In “On the Genealogy of Ethics: An Overview of Work in Progress”, Foucault speaks of “techniques of the self” in connection with sexuality (in Paul Rabinow, ed., The Foucault Reader (New York: Pantheon, 1984), 340, 369-70). Also relevant in this context are the phrase “moral technologies” which Foucault uses in discussing Nietzsche’s Genealogy of Morals (Foucault Live: Interviews, 1966-1984, ed. Sylvère Lotringer (New York: Semiotext(e), 1996), 276) and the notion of “apparatus’ [dispositif] which he defines as “a thoroughly heterogeneous ensemble consisting of discourses, institutions, architectural forms, regulatory decisions, laws, administrative measures, scientific statements, philosophical, moral and philanthropic propositions … the apparatus itself is the system of relations that can be established between these elements” (“The Confession of the Flesh”, in Power/Knowledge: Selected Interviews and Other Writings, 1972-1977, ed. Colin Gordon (New York: Pantheon, 1980), 194-228). Both notions are important for critical posthumanism and will be discussed in a separate entry on Foucault. See also Giorgio Agamben’s What is an Apparatus and Other Essays, trans. David Kishik and Stefan Pedatella (Stanford: Stanford University Press: 2009).
 An idea that Nietzsche put forward in The Antichrist (1888), see The Portable Nietzsche: 568ff.
 See Roland Barthes in “Myth Today”, Mythologies, trans. Annette Lavers (London: Vintage, 1993 ), 109-159.
 Critical posthumanism, while remaining committed to a critique of essentialism, is nevertheless also aware of the different “politics of nature” (Latour’s phrase) that are at work in social or cultural constructivism and conservative discourses on “human nature”. In both cases the ‘true’ nature of nature is missed, or ‘othered’ so to speak; see the forthcoming genealogy on Haraway and her use of Latour’s notion of “naturecultures”.
 See the forthcoming separate genealogy on “critique and critical posthumanism”.
 This is not the place for a detailed discussion of Foucault’s notion of “archaeology” and its relation to “genealogy”. The best way to understand both notions is probably of them functioning in some form of synergy as Foucault explains in Power/Knowledge: “If we were to characterise it in two terms, then ‘archaeology’ would be the appropriate methodology of this analysis of local discursivities, and ‘genealogy’ would be the tactics whereby, on the basis of the descriptions of these local discursivities, the subjected knowledges which were thus released would be brought into play” (85).
 On the notions of “effective history” and “history of the present” see Mitchell Dean, Critical and Effective Histories: Foucault’s Methods and Historical Sociology (London: Routledge, 1994), and David Garland, “What is a ‘history of the present’? On Foucault’s Genealogies and Their Critical Preconditions”, Punishment and Society 16.4 (2014): 365-384.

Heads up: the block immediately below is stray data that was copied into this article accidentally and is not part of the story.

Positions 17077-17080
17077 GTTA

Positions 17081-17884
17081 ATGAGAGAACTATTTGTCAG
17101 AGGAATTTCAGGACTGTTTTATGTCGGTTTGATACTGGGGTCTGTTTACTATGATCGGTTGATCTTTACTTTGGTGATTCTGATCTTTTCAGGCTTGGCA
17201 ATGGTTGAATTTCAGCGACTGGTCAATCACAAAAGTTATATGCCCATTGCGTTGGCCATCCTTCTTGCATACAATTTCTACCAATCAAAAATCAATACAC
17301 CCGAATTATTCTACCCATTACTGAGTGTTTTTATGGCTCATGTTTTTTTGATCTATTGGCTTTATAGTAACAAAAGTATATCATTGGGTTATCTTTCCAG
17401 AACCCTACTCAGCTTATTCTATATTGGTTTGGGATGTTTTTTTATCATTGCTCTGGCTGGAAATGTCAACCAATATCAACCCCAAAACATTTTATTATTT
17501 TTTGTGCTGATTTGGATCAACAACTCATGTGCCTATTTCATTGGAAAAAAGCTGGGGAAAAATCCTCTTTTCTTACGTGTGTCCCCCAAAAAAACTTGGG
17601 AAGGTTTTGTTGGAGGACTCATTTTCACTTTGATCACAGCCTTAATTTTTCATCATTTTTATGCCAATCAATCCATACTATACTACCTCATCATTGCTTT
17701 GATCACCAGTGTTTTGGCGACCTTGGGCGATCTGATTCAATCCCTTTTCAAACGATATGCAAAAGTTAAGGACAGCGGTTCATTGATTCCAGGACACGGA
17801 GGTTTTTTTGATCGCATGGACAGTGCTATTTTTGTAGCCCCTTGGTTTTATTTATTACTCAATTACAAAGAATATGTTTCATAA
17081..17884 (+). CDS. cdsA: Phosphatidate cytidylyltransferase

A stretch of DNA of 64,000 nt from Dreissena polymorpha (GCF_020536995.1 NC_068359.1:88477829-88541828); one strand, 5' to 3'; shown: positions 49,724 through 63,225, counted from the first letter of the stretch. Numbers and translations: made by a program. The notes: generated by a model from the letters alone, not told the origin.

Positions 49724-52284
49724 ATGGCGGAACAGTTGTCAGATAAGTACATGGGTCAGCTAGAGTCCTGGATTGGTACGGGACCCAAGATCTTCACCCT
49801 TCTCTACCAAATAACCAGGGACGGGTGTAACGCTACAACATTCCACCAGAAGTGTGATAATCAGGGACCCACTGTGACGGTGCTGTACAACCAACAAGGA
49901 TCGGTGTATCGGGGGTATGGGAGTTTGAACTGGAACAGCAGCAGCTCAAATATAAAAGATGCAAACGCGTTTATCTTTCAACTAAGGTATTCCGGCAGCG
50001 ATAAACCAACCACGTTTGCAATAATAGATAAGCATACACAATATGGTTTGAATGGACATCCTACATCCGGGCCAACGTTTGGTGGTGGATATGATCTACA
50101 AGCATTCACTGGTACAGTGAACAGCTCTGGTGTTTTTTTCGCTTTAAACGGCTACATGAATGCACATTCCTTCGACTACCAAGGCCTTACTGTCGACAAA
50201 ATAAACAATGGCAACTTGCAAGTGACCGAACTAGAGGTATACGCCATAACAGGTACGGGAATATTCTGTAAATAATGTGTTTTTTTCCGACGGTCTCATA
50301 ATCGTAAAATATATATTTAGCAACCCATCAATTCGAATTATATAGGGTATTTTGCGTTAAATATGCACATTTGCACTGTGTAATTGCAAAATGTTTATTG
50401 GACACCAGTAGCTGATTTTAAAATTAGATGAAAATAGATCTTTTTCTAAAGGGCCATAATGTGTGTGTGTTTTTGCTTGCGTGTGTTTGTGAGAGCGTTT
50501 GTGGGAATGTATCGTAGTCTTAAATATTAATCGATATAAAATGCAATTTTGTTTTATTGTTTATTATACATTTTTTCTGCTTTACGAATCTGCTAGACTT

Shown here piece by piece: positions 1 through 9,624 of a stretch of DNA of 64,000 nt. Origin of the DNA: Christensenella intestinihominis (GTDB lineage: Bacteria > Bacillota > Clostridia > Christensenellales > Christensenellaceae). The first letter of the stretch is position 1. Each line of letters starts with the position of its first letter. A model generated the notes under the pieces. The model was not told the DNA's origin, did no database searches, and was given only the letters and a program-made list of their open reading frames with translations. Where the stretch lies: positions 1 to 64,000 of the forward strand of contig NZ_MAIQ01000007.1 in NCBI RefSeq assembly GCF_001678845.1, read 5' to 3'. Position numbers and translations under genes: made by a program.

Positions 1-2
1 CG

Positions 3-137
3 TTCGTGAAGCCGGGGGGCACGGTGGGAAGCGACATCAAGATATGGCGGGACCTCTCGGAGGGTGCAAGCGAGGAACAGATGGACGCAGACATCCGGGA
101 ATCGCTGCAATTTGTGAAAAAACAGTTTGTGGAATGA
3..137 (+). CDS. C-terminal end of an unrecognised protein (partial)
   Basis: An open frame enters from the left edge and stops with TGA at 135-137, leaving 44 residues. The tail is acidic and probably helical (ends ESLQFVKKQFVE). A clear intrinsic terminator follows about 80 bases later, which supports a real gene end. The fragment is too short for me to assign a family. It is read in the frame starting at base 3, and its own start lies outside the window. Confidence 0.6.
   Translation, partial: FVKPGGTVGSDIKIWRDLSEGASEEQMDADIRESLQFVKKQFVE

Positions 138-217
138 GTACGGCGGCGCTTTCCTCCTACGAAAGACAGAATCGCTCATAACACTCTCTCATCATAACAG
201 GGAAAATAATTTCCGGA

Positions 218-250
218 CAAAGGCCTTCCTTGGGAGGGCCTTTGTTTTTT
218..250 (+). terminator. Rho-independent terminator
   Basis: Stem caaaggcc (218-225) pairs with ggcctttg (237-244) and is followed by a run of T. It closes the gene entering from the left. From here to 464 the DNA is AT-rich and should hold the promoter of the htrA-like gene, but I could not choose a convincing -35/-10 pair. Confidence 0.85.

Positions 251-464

For an extensive discussion of the practice of historiography see Hayden White, The Content of the Form: Narrative Discourse and Historical Representation (Baltimore: The Johns Hopkins University Press, 1989); and Tropics of Discourse: Essays in Cultural Criticism (Baltimore: The Johns Hopkins University Press, 2003).
 In The Foucault Reader, 76-100.
 Foucault’s insistence on the embodied nature of subjectivisation and his genealogical investigations continue to play a central role within critical posthumanism and will be investigated in a forthcoming genealogy on “embodiment”.
 In The Foucault Reader, 351. Criticial posthumanism significantly extends and challenges the remit of Foucault’s framework by including analyses of nonhuman forms of agency and subjectivity.
 Foucault, “What is Enlightenment”, The Foucault Reader, 46. In this context, see also chapters 1 and 2 of my Posthumanism: A Critical Analysis (London: Bloomsbury, 2013).
 Mark Bevir, “What is Genealogy?”, Journal of the Philosophy of History 2 (2008): 263.
 Bevir, 272.
 Neil Badmington, “Introduction: Approaching Posthumanism”, in Badmington, ed., Posthumanism, (Houndmills: Palgrave Macmillan, 2000), 1-10.
 Bevir, 272.
 Rosi Braidotti, The Posthuman (Cambridge: Polity Press, 2013).
 Michael Mahon, Foucault’s Nietzschean Genealogy: Truth, Power, and the Subject (New York: SUNY, 1992), 82. For a more detailed analysis of genealogy as critique also see Mahon, as well as Martin Saar, Genealogie als Kritik: Geschichte und Theorie des Subjekts nach Nietzsche und Foucault (Frankfurt: Campus, 2007) and Colin Koopman, Genealogy as Critique: Foucault and the Problems of Modernity (Bloomington: Indiana University Press, 2013).
 Stefan Herbrechter, Posthumanism: A Critical Analysis, vii.
 Herbrechter, 3.
 Herbrechter, 3.